By Robert C. Dooley, Col (ret), USAF
03/22/2011 – The monument to the first Americans to fly, fight, win, and for some, to die in combat resides at the edge of Paris, France. Forty-nine of America’s first combat aviators lie in rest at the Lafayette Escadrille Memorial, a majestic monument erected over eighty years ago to honor all US volunteer pilots that flew with the French in World War I. These pilots played a significant role in the genesis of US combat airpower, which ultimately led to the establishment of the US Air Force.The future of the Memorial is in serious doubt. The intent of this article is to emphasize what these men and the Memorial represent to the US Air Force’s heritage and to draw attention to the Memorial’s needs.
Col. Dooley with Secretary Wynne, Normandy 2007 (Photo Credit: SLD)
The United States’ first combat aviators were the American volunteers who flew with the French Air Service in World War I prior to the US’s entry into the “Great War.” Most of these pilots transferred to the US Army after the US entered the war and provided the backbone of combat experience for the fledgling Air Service. These gentlemen came from all walks of life – Ivy League bluebloods, mechanics, farm hands and even an expatriate boxer. Despite their social differences, they were all equal if they could hack it in the cockpit, and the impact they made on aviation would resonate well beyond the end of the war.
There were 265 Americans volunteers who started flight training with the French before the US entered the war. 225 would get their wings and about 180 would fly in combat with French front-line units. These pilots, as a whole, would eventually be referred to as the “Lafayette Flying Corps.” As part of a strategy to get the US to commit to the war, an idea was hatched to form an all-American fighter unit, give it copious media attention, and heighten awareness of the conflict back in the States.In April 1916, after a concentrated effort by influential Americans in France and with the assistance of French military and government officials, the “N-124 L’Escadrille Americaine” (“The American Squadron”) was stood up. More than a token gesture on the part of the French, the squadron went to the head of the line to receive factory-fresh Nieuport fighters, personnel, and support equipment.
The initial squadron cadre was made up of seven American pilots under the command of a French officer, Capt Georges Thenault. The unit did initial training at Luxeuil airfield, then quickly transitioned to combat operations. First blood was drawn on 20 May 1916, when Kiffin Rockwell shot down a German observation plane. Other kills would follow and the squadron would gain its desired notoriety in the press while participating in almost all major battles of the war. In fact, the unit drew so much attention that the German Ambassador to the United States lodged a formal protest to the US government about the “American Squadron’s” operations, given that the US was supposed to be neutral at the time. The incident led to changing the squadron’s name to the “Escadrille Lafayette” or “Lafayette Squadron,” an apropos reference to General Lafayette’s and France’s assistance to the US during the Revolutionary War.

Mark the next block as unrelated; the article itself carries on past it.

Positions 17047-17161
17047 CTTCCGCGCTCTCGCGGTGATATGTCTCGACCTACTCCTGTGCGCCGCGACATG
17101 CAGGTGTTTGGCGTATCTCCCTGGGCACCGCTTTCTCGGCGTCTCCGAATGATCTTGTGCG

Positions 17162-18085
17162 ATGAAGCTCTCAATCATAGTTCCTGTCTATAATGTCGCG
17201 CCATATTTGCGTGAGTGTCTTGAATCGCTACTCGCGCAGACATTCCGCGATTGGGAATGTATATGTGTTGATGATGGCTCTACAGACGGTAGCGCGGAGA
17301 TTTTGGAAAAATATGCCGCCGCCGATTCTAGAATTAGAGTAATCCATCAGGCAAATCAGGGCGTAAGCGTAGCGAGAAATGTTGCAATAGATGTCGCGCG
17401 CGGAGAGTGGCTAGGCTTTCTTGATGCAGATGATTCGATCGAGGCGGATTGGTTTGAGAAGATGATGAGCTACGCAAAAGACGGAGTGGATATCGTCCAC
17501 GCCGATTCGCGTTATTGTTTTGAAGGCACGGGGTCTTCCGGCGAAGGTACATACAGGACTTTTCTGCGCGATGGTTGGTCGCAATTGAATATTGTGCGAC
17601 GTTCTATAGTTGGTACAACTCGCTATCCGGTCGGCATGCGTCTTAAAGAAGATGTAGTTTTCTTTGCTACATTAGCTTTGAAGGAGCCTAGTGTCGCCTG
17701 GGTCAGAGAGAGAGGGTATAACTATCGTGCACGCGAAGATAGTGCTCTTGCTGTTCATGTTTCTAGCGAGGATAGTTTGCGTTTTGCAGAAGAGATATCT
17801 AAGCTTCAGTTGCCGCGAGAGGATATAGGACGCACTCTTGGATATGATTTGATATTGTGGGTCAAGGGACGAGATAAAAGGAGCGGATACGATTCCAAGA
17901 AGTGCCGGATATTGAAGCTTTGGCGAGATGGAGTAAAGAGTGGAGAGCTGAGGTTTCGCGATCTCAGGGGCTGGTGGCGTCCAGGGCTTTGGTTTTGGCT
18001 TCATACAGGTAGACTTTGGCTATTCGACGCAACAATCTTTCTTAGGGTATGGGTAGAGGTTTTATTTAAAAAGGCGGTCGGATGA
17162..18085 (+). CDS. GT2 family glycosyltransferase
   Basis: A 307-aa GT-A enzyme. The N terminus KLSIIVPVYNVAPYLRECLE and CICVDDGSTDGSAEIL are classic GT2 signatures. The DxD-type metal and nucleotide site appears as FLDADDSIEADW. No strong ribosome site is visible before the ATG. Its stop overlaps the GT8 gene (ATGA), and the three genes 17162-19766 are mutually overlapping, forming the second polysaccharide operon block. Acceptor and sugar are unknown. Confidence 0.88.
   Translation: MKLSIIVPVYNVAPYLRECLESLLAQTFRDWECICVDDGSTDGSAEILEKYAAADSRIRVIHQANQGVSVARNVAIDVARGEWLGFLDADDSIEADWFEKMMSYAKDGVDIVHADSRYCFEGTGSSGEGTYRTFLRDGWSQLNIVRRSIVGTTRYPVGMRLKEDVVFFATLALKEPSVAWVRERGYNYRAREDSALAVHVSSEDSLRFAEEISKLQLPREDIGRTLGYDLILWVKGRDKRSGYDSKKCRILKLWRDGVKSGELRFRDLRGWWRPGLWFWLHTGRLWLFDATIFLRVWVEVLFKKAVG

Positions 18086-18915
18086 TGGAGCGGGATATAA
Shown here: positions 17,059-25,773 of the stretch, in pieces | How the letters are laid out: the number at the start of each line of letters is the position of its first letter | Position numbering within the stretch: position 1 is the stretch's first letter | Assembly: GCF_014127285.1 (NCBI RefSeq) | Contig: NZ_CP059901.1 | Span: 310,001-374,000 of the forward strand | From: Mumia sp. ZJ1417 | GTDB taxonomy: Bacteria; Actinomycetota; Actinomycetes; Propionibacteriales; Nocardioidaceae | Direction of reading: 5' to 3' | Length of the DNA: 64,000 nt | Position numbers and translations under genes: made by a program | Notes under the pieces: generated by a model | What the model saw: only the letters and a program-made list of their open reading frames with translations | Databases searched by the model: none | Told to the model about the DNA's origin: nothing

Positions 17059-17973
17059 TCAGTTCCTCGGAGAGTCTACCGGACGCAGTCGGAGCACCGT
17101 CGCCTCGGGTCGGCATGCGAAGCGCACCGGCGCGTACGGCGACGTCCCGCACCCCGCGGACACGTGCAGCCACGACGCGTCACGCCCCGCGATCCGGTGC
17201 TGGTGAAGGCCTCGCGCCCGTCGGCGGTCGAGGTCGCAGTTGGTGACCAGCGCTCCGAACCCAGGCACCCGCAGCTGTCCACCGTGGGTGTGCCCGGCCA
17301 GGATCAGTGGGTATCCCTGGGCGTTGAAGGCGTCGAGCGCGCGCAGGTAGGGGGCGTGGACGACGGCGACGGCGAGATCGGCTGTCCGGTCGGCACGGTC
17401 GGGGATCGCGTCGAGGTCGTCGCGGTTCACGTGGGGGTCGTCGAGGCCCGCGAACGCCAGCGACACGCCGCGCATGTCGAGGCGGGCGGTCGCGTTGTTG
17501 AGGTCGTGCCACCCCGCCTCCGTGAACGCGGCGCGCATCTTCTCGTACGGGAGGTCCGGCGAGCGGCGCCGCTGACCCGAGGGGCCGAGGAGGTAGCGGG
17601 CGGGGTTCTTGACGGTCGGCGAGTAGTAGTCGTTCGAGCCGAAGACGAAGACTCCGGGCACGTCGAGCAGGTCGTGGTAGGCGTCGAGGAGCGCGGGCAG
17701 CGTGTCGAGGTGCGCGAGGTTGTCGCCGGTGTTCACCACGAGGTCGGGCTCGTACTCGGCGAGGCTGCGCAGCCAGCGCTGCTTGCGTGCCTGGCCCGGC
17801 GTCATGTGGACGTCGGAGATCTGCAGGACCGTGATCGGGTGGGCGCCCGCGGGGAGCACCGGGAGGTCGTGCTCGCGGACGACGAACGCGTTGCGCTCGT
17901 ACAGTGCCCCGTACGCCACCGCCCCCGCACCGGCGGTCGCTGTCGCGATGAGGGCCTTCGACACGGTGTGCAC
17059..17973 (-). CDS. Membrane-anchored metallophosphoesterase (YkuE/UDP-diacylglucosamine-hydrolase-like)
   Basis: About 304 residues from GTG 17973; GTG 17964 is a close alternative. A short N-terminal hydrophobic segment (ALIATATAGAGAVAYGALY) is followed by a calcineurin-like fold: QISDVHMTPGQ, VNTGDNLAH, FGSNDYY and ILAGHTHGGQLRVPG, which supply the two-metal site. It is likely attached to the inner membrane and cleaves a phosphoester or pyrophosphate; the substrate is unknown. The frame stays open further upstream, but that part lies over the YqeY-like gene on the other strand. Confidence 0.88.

The squadron performed on par with its French counterparts and developed its own identity, given its mix of blue bloods and working-class members. The first squadron mascot was a lion cub named “Whiskey,” purchased by squadron members while on leave in Paris. They later got another one to keep it company, which they appropriately named “Soda.” The animals were noted on deployment paperwork as “African guard dogs.” The squadron also kept a bottle of 80 year-old bourbon whiskey on-hand called “The Bottle of Death.” Originally given to Kiffen Rockwell by his brother to celebrate his (and the squadron’s) first aerial victory, the only pilots to swig from it were those that scored confirmed kills.
The US ultimately entered WW I in April 1917. The squadron remained an all-American unit until February 1918, when most pilots in the squadron and the Lafayette Flying Corps were given the opportunity to transfer to the US Army Air Service. Most transferees were initially assigned to the 103rd Pursuit Squadron then farmed out to other US squadrons to spread their wealth of combat experience to uninitiated US pilots. Some former Lafayette members even went on to command US squadrons during the war. While most Lafayette Escadrille members remain obscure to history, Raoul Lufbery is a familiar name to most US fighter pilots, earning seventeen confirmed kills during the war and while also developing a defensive tactic called the “Lufbery Circle.” He became a well known instructor to US pilots after his transfer to the US Army and was praised by Captain Eddie Rickenbacker, who said, “Everything I learned, I learned from Lufbery” (AF Magazine, 2000, “Rickenbacker” Boyne).
America’s first black fighter pilot, Eugene Bullard, while not a member of the Lafayette Escadrille, was a member of the Lafayette Flying Corps. He left the farms of Georgia as a teenager, made his way to Europe and enlisted in the French Army at the outbreak of the war. While recuperating from wounds suffered in the trenches, he was given the opportunity to enter flight training and flew combat missions with a French Squadron.Thirty-eight Americans passed through the squadron ranks during its existence as an all-American unit. Ultimately, twelve would die before the war’s end. Of the other American pilots flying with French units, another forty-six would not survive the war. Many died wearing American uniforms, having made the transfer to the US Army Air Service. Lufbery himself was a US Army Major when finally shot down in 1918. Sixty-eight out of the one hundred-eighty didn’t make it – proof that the “glamorous” profession was, in reality, a most dangerous one.